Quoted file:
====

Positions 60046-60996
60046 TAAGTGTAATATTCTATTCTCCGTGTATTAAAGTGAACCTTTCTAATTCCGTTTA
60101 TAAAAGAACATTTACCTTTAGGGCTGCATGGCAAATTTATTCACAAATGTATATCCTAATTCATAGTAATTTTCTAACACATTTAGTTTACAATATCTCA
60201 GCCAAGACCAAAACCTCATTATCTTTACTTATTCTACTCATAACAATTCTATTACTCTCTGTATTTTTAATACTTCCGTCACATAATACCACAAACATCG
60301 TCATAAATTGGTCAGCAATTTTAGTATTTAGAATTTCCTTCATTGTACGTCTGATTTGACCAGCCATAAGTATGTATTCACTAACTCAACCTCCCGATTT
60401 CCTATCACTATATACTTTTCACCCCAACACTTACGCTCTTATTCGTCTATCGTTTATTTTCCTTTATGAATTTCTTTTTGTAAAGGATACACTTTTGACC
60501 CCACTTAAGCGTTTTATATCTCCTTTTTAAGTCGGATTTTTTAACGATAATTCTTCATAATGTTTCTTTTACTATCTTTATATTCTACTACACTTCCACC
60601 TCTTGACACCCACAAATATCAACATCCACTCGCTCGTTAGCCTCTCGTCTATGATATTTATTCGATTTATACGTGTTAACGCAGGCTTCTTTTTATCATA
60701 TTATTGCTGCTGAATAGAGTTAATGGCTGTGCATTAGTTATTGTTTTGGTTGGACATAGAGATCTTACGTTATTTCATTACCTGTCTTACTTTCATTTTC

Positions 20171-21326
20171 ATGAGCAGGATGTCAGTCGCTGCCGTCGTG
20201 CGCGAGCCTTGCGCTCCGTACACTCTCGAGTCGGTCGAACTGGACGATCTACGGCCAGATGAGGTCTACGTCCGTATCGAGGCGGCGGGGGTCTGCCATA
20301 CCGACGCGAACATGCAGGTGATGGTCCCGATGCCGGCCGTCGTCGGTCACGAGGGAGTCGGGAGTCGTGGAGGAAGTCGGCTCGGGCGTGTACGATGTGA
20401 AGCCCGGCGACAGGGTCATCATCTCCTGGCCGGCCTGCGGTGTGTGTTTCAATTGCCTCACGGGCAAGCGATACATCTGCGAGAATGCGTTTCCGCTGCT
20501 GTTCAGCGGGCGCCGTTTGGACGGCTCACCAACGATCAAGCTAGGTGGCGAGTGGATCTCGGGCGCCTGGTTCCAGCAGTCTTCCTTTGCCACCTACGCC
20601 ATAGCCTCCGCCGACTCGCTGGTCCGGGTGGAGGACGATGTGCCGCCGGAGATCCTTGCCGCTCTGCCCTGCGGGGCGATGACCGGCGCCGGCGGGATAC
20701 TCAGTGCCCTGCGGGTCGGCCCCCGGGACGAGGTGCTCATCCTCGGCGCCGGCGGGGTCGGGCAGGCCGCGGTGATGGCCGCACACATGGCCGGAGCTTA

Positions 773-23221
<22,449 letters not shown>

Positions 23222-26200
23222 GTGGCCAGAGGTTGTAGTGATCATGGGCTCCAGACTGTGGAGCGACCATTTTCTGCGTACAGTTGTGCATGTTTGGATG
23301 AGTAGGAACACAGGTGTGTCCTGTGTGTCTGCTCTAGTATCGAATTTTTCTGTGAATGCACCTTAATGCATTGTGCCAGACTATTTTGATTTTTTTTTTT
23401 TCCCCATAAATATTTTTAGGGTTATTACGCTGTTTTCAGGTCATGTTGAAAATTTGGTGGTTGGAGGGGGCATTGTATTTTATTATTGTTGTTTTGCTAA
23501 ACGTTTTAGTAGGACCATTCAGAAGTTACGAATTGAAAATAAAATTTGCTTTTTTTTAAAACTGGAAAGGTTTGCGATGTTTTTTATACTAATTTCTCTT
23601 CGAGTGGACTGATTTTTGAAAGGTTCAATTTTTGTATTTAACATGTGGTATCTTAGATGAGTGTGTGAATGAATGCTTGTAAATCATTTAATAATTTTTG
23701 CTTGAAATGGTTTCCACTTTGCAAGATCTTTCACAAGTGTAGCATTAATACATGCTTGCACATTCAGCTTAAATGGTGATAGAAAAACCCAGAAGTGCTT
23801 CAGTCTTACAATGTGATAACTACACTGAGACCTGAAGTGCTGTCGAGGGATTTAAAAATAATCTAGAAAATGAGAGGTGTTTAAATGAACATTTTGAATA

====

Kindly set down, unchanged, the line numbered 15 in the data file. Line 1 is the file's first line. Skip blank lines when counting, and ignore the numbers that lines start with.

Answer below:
20501 GTTCAGCGGGCGCCGTTTGGACGGCTCACCAACGATCAAGCTAGGTGGCGAGTGGATCTCGGGCGCCTGGTTCCAGCAGTCTTCCTTTGCCACCTACGCC